Provost Chancellor of the University of Ghana, Professor Kwesi Yankah, says ignorance about emerging and preventable diseases and epidemics among Ghanaians is taking a toll on them.

He noted that references to such catastrophes and calamities are considered verbal taboos, sometimes, unduly stirring national grief.

Prof. Yankah recounted various cases in some parts of Ghana, citing the Volta Region where strange diseases, such as unusual enlargement of testicles or swelling of the foot in vicinities encircled by ‘mountains of refuse dumps’ are attributed to spiritual forces by the people.

Opening a course in Epidemiology and Health Systems Management for District Health Managers from Sierra Leone, Prof. Yankah said diseases easily collocated with ignorance and illiteracy constitutes the bane of the African continent.

The course, organised to strengthen delivery of health services in five selected districts of Bo, Bonthe, Kenema, Tonkolili and Port Loko in Sierra Leone, was run by the School of Public Health of University of Ghana with technical support from UNFPA and the African Development Bank.

The six-week course is aimed at improving the skills of the district health practitioners in disease surveillance, outbreak investigations and management to enable them organize and deliver appropriate health services in Sierra Leone.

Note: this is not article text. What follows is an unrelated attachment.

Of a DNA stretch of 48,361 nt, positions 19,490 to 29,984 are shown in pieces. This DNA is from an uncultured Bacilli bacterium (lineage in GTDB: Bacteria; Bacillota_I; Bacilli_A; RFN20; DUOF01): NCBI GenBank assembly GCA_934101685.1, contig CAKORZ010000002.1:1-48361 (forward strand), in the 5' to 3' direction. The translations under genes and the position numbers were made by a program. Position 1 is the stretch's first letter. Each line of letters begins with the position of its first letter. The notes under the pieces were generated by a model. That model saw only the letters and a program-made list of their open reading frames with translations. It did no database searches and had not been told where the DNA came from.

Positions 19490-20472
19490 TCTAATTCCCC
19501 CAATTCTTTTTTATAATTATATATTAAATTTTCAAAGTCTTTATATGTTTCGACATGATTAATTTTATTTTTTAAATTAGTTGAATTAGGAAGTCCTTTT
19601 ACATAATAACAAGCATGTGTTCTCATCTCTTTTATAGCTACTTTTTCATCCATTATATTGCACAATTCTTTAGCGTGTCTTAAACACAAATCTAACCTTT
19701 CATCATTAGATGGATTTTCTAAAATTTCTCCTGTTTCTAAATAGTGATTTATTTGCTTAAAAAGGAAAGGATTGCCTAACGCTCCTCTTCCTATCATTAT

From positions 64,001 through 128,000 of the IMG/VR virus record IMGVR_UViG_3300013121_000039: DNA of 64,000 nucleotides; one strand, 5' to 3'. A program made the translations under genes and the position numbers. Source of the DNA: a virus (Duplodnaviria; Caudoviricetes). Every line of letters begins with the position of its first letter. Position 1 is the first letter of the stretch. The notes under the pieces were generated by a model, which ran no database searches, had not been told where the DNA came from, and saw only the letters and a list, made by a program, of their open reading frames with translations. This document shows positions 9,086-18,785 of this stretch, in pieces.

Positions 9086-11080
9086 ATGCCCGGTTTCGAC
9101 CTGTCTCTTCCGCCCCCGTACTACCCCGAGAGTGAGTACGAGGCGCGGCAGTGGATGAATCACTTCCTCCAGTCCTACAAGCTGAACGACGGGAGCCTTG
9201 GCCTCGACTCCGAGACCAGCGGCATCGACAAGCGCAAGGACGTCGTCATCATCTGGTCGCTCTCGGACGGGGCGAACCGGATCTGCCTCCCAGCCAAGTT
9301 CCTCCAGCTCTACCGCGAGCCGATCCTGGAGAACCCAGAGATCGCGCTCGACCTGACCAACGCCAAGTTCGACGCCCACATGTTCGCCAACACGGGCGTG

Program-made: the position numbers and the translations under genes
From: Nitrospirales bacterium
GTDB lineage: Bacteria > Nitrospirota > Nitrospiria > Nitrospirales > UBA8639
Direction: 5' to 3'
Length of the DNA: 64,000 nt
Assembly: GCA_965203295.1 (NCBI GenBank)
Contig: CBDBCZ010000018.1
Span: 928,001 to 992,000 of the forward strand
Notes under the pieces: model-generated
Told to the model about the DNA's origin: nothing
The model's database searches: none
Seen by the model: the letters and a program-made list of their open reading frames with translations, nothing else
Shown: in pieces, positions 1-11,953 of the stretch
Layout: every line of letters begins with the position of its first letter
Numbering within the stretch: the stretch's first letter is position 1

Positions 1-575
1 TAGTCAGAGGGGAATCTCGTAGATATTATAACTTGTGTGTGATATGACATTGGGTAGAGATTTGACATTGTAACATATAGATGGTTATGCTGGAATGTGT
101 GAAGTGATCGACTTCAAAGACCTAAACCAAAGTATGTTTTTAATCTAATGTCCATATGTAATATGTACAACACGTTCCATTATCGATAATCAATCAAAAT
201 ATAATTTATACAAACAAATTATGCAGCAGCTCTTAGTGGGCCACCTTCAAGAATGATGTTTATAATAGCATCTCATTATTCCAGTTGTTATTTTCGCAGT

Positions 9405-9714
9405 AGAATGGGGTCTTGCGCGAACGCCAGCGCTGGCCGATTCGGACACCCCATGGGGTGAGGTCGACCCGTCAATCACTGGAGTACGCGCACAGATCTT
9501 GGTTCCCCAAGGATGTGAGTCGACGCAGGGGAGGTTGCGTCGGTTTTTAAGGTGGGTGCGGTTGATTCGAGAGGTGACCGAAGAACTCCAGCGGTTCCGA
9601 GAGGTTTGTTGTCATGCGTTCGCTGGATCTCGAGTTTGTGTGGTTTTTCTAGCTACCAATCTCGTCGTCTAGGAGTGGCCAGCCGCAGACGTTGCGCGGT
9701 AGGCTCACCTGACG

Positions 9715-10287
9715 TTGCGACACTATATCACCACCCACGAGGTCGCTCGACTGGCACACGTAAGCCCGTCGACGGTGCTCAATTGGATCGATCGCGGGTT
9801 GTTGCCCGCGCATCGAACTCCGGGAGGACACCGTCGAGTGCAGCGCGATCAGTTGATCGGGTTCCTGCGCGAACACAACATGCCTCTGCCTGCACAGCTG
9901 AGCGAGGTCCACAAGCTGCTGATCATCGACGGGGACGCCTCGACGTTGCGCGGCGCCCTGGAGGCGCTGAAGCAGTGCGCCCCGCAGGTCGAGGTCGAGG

The training, a project divided into three components: strengthening district health systems, reproductive and child health programme and establishing a project management team is to address the severe shortage of trained professionals and management personnel as a result of the protracted conflict accompanying attrition of human resource.

There are fewer than 100 doctors of varying ages and specialty mix, in active service whilst other health professionals are less than the required to deliver and cope with the services.

Prof. Yankah noted that the short course would help build bridges with the wider society and bring to bear the large research findings to find solutions to society’s manifold problems.

Sierra Leone High Commissioner to Ghana, Mr Osman Foday Yansanah, noted his country is encountering the daunting task of rebuilding and equipping a health infrastructure that was destroyed during the civil war.

This, he said, has made it more crucial to forge partnerships with development partners and the Ghana School of Public Health to train more health care givers and improve their managerial skills, which, “will go along way in augmenting individual national programmes to improve our collective human resource base”.

Mr Emmanuel Tofoatsse, UNFPA Country Representative to Sierra Leone, commended authorities of University of Ghana for accepting to train the participants and called for the intensification and scaling-up of good practices within the socio-cultural context of Africa.

UNFPA, he said, is poised to help Sierra Leone to achieve Millennium Development Goals (MDGs) four and five which is to reduce maternal mortality by two thirds and fight child mortality.

Source: GNA